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Joshua Grenier, aka @GrantBushman on Twitter and jpgrenier on DraftKings and Fan Duel, starts the week in bringing you the Tour Level’s unique prospective, with the “First Cut”. Josh is a top ranked father of twin boys and uses zero of his several degrees in his day job. He loves to chat about golf, DFS and music on Twitter so feel free to hit him @GrantBushman.

As with all of our content and tools here at Tour Level, we aim to help you make better decisions in all of your fantasy golf and golf betting related items. The main purpose of this article is to kick the week off and shake of that case of the Mondays. The emphasis of the article is to simply familiarize yourself with the course and start to get an idea of specific stats that have been both indicators of past and future success at this weeks tournament . For a more in depth analysis on cash games check out  @Scottimac11  and then for the inside track on the GPP takedown, be sure to check out top ranked @DFSgolfer23  “Against the Grain” series on Tuesday, and @Hump_Bumgardner “Chalk…or not” report due out on Wednesday.


The FedEx Championship – East Lake Golf Club


The PGA tour finishes the magical year of JT and Jordan down in Georgia. The final tournament features an old school track originally designed by the great Donald Ross in 1914 and then restored to its “Rossian” brilliance by Reese Jones in 1994. Reese Jones is the son of legendary golf course designer Robert Trent Jones and the younger brother of golf course designer Robert Trent Jones, Jr.. Reese, however, might be best know for his masterful restoration project of Bethpage Black during the build up to the 2002 US Open. His redesign is still paying dividends as it has since hosted another US Open and is in the NYC Metro rotation for the first week of the Fed Ex Cup. Some of his work is detailed in the delightful John Feinstein book, Inside the Ropes at Bethpage Black.


East Lake has held the tournament since 2004, so there is no lack of course history (CH) if you wish to find a small subset of the 30 remaining players who have performed well here in the past. Regardless of their CH, all players will face the test of a course that plays longish off the tee to tight fairways and into large but difficult green complexes with a fair share of water to challenge tee shots and approaches equally.


The Numbers, 7,321 yards, par 70

 As is with all par 70 courses, we will focus on Par 4 scoring and with this length; proximity from distance (150-200 yards) will also likely correlate with player success. The other likely suspects are Bogey Avoidance and Scrambling, but my hesitancy with these as leading statistical indicators, especially on a course that will allow a decent amount of scoring from the fairway, is that it captures those players whose Around the Green (ATG) skill set keeps them relevant in the tournament but doesn’t help them compete with the guys splitting fairways and throwing darts.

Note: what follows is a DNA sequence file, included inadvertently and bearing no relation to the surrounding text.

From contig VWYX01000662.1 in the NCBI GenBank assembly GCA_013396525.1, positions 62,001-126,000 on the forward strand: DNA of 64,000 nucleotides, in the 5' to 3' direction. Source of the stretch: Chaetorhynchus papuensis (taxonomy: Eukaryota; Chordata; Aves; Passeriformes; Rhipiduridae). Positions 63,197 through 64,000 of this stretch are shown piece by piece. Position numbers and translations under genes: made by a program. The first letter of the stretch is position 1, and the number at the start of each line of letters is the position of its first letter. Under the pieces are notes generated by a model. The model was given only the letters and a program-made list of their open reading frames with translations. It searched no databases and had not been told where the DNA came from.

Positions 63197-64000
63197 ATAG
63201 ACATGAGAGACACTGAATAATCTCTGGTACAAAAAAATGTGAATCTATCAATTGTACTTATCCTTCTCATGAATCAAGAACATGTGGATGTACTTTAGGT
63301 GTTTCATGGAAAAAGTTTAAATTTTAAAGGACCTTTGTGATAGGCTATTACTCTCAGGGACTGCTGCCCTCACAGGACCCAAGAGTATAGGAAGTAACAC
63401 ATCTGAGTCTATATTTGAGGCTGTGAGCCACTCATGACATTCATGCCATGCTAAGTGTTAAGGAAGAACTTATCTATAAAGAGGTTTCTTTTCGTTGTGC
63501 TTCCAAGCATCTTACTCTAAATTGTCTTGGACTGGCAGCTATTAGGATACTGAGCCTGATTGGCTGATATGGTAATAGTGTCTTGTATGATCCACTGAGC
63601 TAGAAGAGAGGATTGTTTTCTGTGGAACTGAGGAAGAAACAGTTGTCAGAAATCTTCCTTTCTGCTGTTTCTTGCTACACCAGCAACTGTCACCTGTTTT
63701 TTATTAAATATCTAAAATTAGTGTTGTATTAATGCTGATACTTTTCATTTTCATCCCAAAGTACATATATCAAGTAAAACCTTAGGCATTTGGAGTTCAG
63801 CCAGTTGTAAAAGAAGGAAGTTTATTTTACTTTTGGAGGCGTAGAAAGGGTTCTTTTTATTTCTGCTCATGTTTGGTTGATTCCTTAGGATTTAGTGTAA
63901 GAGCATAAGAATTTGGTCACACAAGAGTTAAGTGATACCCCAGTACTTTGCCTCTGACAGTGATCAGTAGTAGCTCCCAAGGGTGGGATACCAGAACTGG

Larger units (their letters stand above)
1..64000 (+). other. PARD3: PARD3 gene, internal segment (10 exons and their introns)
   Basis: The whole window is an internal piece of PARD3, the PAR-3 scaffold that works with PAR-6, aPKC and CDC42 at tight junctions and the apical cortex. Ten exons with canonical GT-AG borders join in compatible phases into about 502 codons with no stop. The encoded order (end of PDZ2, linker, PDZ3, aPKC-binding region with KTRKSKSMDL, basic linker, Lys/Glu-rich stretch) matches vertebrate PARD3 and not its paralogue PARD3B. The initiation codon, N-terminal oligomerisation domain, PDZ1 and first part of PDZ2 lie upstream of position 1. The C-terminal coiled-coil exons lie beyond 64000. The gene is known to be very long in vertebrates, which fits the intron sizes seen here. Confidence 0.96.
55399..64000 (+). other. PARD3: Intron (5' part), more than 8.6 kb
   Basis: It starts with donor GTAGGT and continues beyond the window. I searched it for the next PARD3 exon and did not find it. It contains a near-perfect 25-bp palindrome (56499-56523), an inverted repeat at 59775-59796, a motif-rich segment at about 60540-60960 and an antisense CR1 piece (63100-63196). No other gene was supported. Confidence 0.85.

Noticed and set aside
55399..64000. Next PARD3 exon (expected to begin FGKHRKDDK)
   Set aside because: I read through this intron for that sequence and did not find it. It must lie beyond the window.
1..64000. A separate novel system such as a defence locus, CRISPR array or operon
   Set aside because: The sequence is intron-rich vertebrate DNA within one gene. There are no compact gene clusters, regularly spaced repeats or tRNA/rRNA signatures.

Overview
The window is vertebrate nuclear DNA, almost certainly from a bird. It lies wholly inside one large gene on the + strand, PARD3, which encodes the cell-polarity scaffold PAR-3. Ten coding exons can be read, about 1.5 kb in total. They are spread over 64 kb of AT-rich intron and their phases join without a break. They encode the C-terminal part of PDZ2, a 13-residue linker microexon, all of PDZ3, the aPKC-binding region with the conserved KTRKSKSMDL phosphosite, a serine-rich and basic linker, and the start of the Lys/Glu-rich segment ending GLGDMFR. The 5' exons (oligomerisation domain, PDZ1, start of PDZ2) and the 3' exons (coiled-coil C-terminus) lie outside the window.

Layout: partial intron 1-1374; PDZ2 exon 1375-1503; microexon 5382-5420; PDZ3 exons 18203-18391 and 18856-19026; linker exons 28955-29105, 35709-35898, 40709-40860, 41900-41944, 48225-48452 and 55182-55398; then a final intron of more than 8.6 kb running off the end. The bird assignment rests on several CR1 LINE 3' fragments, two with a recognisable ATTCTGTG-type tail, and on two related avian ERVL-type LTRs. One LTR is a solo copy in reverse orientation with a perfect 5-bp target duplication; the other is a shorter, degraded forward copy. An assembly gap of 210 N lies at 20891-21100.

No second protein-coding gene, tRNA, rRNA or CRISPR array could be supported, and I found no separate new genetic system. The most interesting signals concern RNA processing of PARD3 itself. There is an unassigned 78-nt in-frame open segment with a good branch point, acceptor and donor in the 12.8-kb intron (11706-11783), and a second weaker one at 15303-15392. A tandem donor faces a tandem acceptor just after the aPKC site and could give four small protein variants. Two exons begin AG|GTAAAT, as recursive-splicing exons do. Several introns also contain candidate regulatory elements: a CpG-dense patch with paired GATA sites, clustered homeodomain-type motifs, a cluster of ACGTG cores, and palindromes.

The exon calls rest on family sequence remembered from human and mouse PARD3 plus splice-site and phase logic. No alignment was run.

This is not to say that scrambling legends like Rickie and Jordan (at times) don’t combine elite ball striking with scrambling wizardry to take them to the top of the leaderboard. My point is more that, I think its best to build a core us guys who excel on Par 4 scoring and ball striking and use the other indicators to help define or decide who will be the few guys used to round out your target golfers.


Four Par 3s – all are 200 yards or longer, so both Par 3 scoring and proximity of over 200 yards will again be a focus because of the degree of difficulty of these holes.



Two Par 5s – one is reachable (the 6th (525 yards) and one will play below par but is not very reachable, the 18th (600 yards). See the images below for a brief description:




The course features water on almost half of the holes (7/18) but it really only comes into play on four of the holes.  This is enough to take note, especially given the style of green complex, where approach shots that are not hit well could run off the “turtled backed” greens.  This run off is more of a concern for the deep green side bunkers but the run off on the 11th could be into the green side water hazard.  The course will not be dry and fast as many have been in the last few weeks.  See the below forecast and almanac, both of which show rain in the past and the potential of it in the future.




 Relevant Stats and More Course Details:

  1. Greens In Regulation and Strokes Gained Approach


  1. Strokes Gained Tee to Green (SGT2G) and Driving Accuracy


  1. Par Four Scoring


  1. “Scrambling and Bogey Avoidance


Green Type: Bermuda grass (technically ultradwarf bermudagrass variety MiniVerde)

Green Speed: Fast

Green Size: Large (Typical Ross)

Fairways: Narrow

Rough: Thick Bermuda